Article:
As Poslovni Dnevnik/Darko Bicak writes, the circular economy, ie waste management so that it is almost all completely recovered and reused as a raw material or fuel, has become a principle of development of the European Union’s economy, which Croatia is trying to follow.
Ambitious EU targets call for at least 70 percent of municipal waste to be recycled by 2030, and for 2025 to ban the disposal of recyclable waste – plastics, metals, glass, paper, cardboard and biodegradable waste.
Problems in Zagreb…
Although official figures show that slightly more than 40 percent of waste is collected separately in Croatia, which is a prerequisite for recycling, skeptics say that less than 10 percent is actually recycled and recovered. Problems in the waste collection system are ubiquitous in Croatia, which we’re able to witness every day with the example of Zagreb.
However, the current report on municipal waste from the Ministry of Economy and Sustainable Development says that in 2020, 1.69 million tonnes of municipal waste was generated, or 418 kilograms per capita. This is a decrease of 6.5 percent compared to the year before, and the most significant reductions were recorded for mixed municipal and packaging waste.
According to the competent ministry, one of the significant factors that influenced the reduction of the total amount of generated municipal waste is the coronavirus pandemic, which significantly reduced the work of the service sector in 2020 – closing restaurants, less tourism, a huge reduction in the number of overnight stays, etc.
The continuous implementation of educational activities aimed at raising citizens’ overall awareness of their role in generating and preventing waste has additionally contributed to all improvements. At the same time, investments were made in the infrastructure for the separate collection of municipal waste, such as containers for separate collection from the doorstep, the construction of recycling yards, the installation of containers for separate collection in public areas, the procurement of vehicles and the construction of more sorting plants.
The share of mixed municipal waste in the collected stood at 59 percent – 998,807 tonnes. The share of separately collected municipal waste was 41 percent (694,160 tonnes). Although this is a negligible increase of 4 percent, it still lags behind the estimated planned dynamics.
Back in 2020, there was also an increase in the number of local self-government units (LGUs) in which the separate collection of biowaste from communal waste was carried out. This activity was carried out in 35 percent of local self-government units, ie 192 of them.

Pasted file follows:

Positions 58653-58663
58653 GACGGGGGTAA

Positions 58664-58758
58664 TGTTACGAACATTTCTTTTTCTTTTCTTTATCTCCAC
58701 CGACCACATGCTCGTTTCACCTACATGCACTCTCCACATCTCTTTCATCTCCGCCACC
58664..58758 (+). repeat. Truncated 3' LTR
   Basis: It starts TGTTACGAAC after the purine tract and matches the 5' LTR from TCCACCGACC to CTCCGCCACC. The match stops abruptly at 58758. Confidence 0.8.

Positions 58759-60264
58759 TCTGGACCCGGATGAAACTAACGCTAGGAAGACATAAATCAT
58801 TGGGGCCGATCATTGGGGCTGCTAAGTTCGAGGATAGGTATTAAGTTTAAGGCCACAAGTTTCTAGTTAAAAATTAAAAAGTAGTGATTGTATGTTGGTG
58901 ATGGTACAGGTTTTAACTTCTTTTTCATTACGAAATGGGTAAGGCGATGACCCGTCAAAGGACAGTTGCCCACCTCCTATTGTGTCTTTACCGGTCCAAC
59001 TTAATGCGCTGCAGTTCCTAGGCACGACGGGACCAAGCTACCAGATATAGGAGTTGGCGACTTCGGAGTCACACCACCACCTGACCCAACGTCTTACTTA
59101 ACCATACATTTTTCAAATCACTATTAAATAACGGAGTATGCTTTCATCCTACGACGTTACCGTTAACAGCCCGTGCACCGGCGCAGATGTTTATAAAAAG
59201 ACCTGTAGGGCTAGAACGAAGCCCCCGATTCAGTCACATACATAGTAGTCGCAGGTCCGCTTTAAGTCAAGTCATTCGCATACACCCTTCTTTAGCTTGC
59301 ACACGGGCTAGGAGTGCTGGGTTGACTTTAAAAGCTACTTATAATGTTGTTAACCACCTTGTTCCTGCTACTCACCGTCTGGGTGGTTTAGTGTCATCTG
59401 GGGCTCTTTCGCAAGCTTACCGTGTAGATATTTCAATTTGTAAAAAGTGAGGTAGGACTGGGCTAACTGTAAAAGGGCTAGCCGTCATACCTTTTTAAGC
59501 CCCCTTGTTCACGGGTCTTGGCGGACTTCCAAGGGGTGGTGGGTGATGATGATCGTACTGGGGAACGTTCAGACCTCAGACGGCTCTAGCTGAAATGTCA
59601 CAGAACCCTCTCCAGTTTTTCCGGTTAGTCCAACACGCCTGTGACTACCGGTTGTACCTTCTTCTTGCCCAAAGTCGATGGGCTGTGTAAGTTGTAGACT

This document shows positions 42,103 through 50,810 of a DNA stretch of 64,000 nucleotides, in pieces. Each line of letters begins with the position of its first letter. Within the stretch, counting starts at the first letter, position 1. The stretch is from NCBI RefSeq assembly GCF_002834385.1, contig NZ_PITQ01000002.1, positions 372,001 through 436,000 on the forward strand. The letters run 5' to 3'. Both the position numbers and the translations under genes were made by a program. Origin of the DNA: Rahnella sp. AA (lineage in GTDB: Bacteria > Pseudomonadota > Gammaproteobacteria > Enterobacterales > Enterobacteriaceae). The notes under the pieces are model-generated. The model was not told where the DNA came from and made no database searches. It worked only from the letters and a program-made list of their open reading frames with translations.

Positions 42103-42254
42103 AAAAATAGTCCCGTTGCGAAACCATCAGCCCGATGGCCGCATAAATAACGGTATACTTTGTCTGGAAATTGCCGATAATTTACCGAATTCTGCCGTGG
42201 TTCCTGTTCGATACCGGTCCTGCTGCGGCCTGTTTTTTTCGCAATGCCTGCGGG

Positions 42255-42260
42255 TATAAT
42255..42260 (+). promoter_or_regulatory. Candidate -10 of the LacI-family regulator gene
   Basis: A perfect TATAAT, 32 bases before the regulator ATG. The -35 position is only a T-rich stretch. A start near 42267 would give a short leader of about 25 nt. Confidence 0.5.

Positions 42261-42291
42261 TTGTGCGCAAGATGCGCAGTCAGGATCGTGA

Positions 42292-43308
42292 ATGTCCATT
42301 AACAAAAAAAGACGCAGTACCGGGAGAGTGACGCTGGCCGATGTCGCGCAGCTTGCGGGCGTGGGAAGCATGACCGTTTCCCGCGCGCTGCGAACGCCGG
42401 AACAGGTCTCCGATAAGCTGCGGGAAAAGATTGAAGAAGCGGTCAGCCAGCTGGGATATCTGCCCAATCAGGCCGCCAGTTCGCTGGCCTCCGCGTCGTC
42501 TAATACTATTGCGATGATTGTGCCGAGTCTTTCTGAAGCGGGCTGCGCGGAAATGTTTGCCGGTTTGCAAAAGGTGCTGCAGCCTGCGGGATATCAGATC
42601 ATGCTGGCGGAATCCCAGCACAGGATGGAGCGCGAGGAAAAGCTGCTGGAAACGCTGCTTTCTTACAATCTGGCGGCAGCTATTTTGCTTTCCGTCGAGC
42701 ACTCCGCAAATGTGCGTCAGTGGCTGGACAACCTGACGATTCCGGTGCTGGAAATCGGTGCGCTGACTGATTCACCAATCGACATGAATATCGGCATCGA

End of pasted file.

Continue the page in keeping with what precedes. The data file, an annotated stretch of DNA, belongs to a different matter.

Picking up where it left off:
”This mainly regards biodegradable waste from kitchens and canteens and waste from gardens and parks. This is 118,692 tonnes or 24 percent of total generated municipal biowaste. Compared to pre-pandemic 2019, this represnts an increase of 22 percent, which still lags behind the plan for achieving the national goal,” they emphasised from the relevant ministry.
Recycling yards reported a total of 60,146 t of municipal waste, which is 25 percent more. Bulky waste (42 percent), wood waste (22 percent) and biowaste (8 percent) were collected the most. The highest rates of recovery of municipal waste collected under the organisation of local self-government units were recorded in Medjimurje County (47 percent), Koprivnica-Krizevci County (40 percent), Varazdin County (37 percent) and the City of Zagreb (36 percent), and the lowest was recorded in Lika-Senj County and Zadar County, with 3 percent each. This means that the Croatian south is still lagging quite a lot in this regard.
64,010 tonnes of municipal waste was received for composting in ten composting plants, and although the amount of compost didn’t change when compared to 2019, there was a significant increase in the quantities received by 57 percent. During 2020, a total of 941.3 thousand tonnes or 56 percent of the total generated municipal waste ended up in landfills.
In addition to 56 percent of municipal waste being sent for disposal and 34 percent sent for recovery, 9 percent of municipal waste was sent to mechanical-biological waste treatment plants (MBO plants), while the remaining 1 percent went to some other pre-treatment procedures.
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